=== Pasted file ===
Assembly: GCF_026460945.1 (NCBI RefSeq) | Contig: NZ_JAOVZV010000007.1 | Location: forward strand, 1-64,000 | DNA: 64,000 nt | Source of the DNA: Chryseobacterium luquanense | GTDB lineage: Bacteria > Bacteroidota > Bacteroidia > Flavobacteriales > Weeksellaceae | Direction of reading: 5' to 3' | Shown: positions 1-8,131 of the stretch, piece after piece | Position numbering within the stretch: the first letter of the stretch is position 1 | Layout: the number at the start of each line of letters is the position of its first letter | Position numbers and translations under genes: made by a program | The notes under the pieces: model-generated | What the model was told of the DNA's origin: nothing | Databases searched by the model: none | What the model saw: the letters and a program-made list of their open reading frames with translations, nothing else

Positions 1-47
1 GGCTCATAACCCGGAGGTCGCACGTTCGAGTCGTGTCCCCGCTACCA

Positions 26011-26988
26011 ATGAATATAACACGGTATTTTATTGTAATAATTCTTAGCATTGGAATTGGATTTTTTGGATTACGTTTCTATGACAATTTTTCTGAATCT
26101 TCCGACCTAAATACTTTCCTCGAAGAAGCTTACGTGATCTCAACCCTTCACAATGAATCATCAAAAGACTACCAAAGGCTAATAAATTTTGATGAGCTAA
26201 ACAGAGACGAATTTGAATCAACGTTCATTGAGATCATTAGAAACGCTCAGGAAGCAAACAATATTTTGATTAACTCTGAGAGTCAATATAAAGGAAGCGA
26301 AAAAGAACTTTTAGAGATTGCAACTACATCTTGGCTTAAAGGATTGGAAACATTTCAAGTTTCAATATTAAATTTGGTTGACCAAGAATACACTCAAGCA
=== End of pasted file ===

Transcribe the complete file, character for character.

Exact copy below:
Assembly: GCF_026460945.1 (NCBI RefSeq) | Contig: NZ_JAOVZV010000007.1 | Location: forward strand, 1-64,000 | DNA: 64,000 nt | Source of the DNA: Chryseobacterium luquanense | GTDB lineage: Bacteria > Bacteroidota > Bacteroidia > Flavobacteriales > Weeksellaceae | Direction of reading: 5' to 3' | Shown: positions 1-8,131 of the stretch, piece after piece | Position numbering within the stretch: the first letter of the stretch is position 1 | Layout: the number at the start of each line of letters is the position of its first letter | Position numbers and translations under genes: made by a program | The notes under the pieces: model-generated | What the model was told of the DNA's origin: nothing | Databases searched by the model: none | What the model saw: the letters and a program-made list of their open reading frames with translations, nothing else

Positions 1-47
1 GGCTCATAACCCGGAGGTCGCACGTTCGAGTCGTGTCCCCGCTACCA

Positions 26011-26988
26011 ATGAATATAACACGGTATTTTATTGTAATAATTCTTAGCATTGGAATTGGATTTTTTGGATTACGTTTCTATGACAATTTTTCTGAATCT
26101 TCCGACCTAAATACTTTCCTCGAAGAAGCTTACGTGATCTCAACCCTTCACAATGAATCATCAAAAGACTACCAAAGGCTAATAAATTTTGATGAGCTAA
26201 ACAGAGACGAATTTGAATCAACGTTCATTGAGATCATTAGAAACGCTCAGGAAGCAAACAATATTTTGATTAACTCTGAGAGTCAATATAAAGGAAGCGA
26301 AAAAGAACTTTTAGAGATTGCAACTACATCTTGGCTTAAAGGATTGGAAACATTTCAAGTTTCAATATTAAATTTGGTTGACCAAGAATACACTCAAGCA